Of course, rather than take out whole sectors, national departments and the local authorities will carve chunks off individual sections and will hope the remaining staff can continue to deliver as good a service as before.  There is a belief that there is so inefficiency in the public sector that the remaining 75% staff will be able to increase their efforts by a third (not a quarter, think about it; 25% is a third of 75%) to lift their output back to just 100% of the current level.  As it is, there is a shortage of social workers and we have had extensive recruitment campaigns, now we are scheduled to lose a quarter of those we currently have.  Of course, there will be more children dying unprotected by social workers.  They are stretched now, it will get worse.  Of course, in the government's view this is a worthwhile sacrifice to pay back the loan that kept the wealthy bankers afloat.  Another thing, with all these teachers, social workers and librarians being out of work, who is going to process their unemployment claims and benefits with job centres having lost 1 in 4 of their staff?

Big numbers of thousands and millions of people are often difficult to assess, so I will finish off looking at a human-level example.  There is a primary school at the end of my road.  It is a very popular school, so for the 60 places each year there are at least 90 applicants.  It covers the school years from Reception (i.e. Year 0, though given the connotations of that name it is not called that) for children 4+ through Years 1-6 with children leaving aged 11-12.  There are two classes, each of 30 pupils, in each year so it has a total of 420 pupils.  Each class has at least one teacher and classroom assistant usually to help children with learning difficulties.  Some classes have two part-time teachers.  There is also the deputy-head and head, the former also does some teaching.   There is one caretaker for two sites and about six administrators.  So, I estimate about 45 staff for the whole school.  Now, remove a quarter of these, say, 11 staff.  You could remove most of the 14 classroom assistants.  You could take out all the teachers for years 0-4 and one from Year 5.  You certainly could close down the Reception year and take children at 5 as was the case when I started, but then how do you reach the government targets for children's achievement.  You could combine the classes, but that is not permitted and no school has room to have 60 children in a class.  You could only accept 30 children, but then where do the remainder go, given that every other school in the district will be facing similar cuts?  We are lucky that this is not a rural area and there is a choice of schools.  I suppose the government would argue that you could shave more staff from local authority running of schools, but it seems impossible that that could spare every teacher.  Even taking out just 5 staff from a school of this size would disrupt its working; teachers will have to do their own administration as well as teach and prepare and mark.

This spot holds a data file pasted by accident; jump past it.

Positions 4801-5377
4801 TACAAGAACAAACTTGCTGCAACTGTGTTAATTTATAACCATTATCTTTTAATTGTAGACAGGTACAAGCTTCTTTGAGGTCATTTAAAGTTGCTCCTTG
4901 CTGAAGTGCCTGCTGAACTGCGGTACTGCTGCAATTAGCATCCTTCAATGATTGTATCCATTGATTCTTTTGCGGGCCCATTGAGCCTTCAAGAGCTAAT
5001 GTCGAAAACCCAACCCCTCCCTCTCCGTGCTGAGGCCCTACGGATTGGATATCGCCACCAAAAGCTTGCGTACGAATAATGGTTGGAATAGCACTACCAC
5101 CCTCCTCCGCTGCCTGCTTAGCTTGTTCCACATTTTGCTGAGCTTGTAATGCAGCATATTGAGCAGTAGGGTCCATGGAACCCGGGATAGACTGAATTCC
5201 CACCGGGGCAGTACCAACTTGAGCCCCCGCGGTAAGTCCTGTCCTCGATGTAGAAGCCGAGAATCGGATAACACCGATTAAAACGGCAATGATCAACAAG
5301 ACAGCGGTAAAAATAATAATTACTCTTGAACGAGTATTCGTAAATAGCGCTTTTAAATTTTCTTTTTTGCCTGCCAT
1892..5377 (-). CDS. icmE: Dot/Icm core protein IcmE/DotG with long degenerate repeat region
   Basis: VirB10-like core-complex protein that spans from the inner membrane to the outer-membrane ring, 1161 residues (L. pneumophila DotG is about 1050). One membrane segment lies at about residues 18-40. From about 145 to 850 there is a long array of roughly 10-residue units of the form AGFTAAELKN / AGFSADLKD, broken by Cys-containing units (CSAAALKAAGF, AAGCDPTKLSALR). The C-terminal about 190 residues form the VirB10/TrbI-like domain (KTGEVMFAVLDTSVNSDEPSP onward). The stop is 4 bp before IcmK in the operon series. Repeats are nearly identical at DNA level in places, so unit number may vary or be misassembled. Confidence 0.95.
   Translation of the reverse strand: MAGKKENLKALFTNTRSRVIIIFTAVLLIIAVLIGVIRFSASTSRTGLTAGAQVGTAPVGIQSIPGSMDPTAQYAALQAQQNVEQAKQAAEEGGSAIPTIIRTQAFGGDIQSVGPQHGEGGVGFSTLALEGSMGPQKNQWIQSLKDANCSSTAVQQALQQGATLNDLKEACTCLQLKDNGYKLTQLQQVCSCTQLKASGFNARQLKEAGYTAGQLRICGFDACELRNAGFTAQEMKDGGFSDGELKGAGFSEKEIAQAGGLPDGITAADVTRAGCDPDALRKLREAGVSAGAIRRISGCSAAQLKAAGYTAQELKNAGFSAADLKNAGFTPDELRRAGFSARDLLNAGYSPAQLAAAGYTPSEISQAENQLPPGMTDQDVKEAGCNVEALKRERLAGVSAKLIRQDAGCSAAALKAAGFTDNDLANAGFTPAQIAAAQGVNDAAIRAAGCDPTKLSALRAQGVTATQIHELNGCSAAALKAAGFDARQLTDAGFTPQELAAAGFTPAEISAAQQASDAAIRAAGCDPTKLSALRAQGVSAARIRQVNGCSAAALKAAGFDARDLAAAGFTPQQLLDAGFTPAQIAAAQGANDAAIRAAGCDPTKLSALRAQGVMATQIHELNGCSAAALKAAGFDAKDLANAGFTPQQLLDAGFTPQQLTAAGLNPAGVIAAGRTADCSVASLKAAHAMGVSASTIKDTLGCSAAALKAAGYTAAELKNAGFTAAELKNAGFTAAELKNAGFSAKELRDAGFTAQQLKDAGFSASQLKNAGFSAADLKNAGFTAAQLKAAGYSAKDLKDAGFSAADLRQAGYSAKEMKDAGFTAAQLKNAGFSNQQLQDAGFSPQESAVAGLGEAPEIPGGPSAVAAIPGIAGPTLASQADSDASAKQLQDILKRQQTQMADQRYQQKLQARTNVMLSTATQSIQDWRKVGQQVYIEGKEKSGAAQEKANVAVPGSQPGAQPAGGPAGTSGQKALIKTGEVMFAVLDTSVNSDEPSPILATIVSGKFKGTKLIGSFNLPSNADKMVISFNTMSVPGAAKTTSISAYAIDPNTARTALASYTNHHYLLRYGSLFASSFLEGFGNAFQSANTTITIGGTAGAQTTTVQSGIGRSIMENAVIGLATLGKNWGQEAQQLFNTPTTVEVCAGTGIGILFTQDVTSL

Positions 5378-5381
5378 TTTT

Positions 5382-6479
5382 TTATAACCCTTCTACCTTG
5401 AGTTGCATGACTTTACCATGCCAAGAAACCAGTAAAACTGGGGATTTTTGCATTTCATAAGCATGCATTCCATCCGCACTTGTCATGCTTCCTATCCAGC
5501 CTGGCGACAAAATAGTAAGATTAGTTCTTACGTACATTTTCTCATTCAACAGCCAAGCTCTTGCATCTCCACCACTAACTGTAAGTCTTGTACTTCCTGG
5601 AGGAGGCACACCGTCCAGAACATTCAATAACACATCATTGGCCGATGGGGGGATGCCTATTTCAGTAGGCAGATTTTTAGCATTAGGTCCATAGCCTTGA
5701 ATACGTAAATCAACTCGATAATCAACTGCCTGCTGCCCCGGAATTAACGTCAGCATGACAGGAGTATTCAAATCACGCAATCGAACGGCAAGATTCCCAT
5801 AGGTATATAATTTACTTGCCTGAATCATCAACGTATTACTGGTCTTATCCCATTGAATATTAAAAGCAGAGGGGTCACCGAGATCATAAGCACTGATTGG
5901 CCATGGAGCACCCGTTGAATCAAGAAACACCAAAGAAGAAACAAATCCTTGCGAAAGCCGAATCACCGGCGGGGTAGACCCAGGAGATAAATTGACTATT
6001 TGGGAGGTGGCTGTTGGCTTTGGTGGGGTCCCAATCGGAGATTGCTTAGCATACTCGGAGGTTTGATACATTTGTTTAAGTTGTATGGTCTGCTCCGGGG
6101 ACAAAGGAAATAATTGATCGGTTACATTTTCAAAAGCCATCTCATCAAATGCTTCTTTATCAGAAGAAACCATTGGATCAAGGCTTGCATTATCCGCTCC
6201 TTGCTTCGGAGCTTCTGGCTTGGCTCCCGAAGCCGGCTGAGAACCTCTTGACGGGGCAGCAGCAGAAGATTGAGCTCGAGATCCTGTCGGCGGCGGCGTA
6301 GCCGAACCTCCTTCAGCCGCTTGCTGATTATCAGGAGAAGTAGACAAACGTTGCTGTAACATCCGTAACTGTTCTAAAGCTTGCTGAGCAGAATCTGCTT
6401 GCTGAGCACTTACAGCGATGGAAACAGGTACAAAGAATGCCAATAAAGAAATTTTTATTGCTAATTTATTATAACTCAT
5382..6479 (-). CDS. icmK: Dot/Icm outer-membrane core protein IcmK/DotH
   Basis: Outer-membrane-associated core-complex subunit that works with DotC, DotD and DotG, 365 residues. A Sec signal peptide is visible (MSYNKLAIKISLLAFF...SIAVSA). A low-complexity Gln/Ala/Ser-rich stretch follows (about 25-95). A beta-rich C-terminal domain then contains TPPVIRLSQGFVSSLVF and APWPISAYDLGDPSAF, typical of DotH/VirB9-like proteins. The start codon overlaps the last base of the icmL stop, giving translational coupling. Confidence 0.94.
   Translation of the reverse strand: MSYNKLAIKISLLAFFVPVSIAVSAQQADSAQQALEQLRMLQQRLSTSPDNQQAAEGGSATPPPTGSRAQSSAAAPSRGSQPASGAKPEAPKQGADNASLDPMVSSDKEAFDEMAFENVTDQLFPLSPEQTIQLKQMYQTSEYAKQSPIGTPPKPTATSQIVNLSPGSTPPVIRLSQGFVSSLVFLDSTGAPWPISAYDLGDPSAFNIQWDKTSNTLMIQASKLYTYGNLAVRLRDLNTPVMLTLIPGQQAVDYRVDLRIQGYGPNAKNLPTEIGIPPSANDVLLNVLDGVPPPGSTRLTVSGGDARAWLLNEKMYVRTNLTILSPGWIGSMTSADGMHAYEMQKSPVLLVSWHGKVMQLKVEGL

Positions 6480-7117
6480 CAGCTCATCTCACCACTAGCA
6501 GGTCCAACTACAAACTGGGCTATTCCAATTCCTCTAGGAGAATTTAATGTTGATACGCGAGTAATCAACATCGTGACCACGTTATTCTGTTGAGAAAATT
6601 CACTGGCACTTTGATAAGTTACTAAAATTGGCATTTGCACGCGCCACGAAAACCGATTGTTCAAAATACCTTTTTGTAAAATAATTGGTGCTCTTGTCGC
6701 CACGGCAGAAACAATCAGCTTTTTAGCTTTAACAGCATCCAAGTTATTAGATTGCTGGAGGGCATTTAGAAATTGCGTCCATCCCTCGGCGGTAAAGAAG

Of course, these grass roots challenges, as this single example makes clear, are of absolutely no personal interest to government ministers, their children go to fee-paying schools so will be exempt from any cut backs.  This means that ordinary children in the UK who coming through the school system in 2011-15 will be in more crowded classrooms with fewer teachers and poorer equipment will be further disadvantaged than they are now.  The number of working class people going to university has not risen since 2002 and adult learning has slumped since the mid-2000s.  The coalition government's policies seem to be driving yet another step towards Victorian style division in which the rich can afford to benefit from opportunities and the rest of us have to scrabble around for what we and our children can get.  This is far more sinister than it is being portrayed in the media.  People still talk of the blight for the generation that grew up in the 1980s in Britain and it is clear that such a disadvantage is going to be imposed on the children and others of the 2010s.